Historical review: Endothelin

Trends Pharmacol Sci. 2004 Apr;25(4):219-24. doi: 10.1016/j.tips.2004.02.008.


Endothelin (ET) is a potent vasoconstrictive peptide that was isolated initially from the conditioned medium of cultured endothelial cells. In 1988, details of the isolation and identification, amino acid sequence, cDNA sequence and pharmacology of ET were published. Subsequently, ET isoforms, ET receptors and endothelin-converting enzyme (ECE) were cloned. Because ET was thought to be important in cardiovascular homeostasis, many investigators focused on the physiological and pathophysiological significance of ET. Accordingly, ET receptor antagonists and ECE inhibitors have been developed rapidly, mostly for the treatment of cardiovascular diseases. The field of molecular biology has provided valuable information about ET, including evidence that the ET system plays important roles in the early development of the neural crest and, thus, in the formation of organs. These results now present new avenues of ET research.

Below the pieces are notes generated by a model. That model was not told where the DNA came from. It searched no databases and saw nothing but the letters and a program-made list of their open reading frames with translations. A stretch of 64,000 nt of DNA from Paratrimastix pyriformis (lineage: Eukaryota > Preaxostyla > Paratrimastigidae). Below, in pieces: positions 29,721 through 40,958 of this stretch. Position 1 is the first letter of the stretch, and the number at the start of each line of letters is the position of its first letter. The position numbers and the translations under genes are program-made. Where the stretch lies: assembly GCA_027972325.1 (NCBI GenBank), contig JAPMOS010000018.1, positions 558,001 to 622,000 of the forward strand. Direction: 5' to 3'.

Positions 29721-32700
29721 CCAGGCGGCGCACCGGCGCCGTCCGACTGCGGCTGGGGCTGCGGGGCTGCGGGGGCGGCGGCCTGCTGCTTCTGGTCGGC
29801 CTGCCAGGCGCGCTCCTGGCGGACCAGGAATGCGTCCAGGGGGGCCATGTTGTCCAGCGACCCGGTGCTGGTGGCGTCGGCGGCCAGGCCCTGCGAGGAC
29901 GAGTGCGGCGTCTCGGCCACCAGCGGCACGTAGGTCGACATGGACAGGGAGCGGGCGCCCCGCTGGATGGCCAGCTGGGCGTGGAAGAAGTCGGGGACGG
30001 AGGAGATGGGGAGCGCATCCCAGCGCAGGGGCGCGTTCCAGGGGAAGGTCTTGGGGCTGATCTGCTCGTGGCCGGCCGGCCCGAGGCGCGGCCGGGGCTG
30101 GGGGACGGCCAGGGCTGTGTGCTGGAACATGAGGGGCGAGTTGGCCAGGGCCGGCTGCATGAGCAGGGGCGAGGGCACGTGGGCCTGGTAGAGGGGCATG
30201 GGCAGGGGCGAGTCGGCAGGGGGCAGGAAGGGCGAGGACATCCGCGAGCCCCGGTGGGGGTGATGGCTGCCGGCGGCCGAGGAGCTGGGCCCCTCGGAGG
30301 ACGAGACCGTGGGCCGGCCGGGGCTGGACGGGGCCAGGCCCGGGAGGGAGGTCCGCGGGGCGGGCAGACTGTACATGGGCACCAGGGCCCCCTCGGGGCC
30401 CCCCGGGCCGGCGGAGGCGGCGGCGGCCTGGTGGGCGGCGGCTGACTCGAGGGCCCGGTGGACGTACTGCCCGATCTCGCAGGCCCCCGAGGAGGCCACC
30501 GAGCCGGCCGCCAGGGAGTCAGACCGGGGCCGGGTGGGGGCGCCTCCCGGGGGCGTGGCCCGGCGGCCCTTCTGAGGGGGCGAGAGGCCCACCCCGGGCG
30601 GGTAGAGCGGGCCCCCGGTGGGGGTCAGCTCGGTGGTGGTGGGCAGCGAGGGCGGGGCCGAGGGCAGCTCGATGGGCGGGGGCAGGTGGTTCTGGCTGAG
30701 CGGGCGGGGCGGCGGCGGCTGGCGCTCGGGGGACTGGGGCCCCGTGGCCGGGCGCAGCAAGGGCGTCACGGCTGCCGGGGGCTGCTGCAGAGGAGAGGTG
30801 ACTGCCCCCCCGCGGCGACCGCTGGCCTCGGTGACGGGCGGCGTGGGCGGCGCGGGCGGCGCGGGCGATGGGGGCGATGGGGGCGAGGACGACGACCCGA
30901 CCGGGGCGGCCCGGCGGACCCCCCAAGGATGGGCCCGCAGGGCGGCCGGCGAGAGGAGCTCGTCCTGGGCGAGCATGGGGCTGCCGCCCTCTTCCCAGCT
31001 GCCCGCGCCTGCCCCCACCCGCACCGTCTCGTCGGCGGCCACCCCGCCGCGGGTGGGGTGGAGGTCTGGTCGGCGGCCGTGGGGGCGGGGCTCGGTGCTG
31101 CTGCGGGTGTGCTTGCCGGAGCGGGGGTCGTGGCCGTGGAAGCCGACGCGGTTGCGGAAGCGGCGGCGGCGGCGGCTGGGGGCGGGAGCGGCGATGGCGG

Publication types

  • Historical Article

MeSH terms

  • Cardiovascular Diseases / drug therapy
  • Cardiovascular Diseases / history
  • Endothelin Receptor Antagonists
  • Endothelins / history*
  • Endothelins / physiology
  • Endothelins / therapeutic use
  • History, 20th Century
  • Humans
  • Molecular Biology / history
  • Molecular Biology / trends
  • Receptors, Endothelin / history*
  • Receptors, Endothelin / physiology
  • Receptors, Endothelin / therapeutic use


  • Endothelin Receptor Antagonists
  • Endothelins
  • Receptors, Endothelin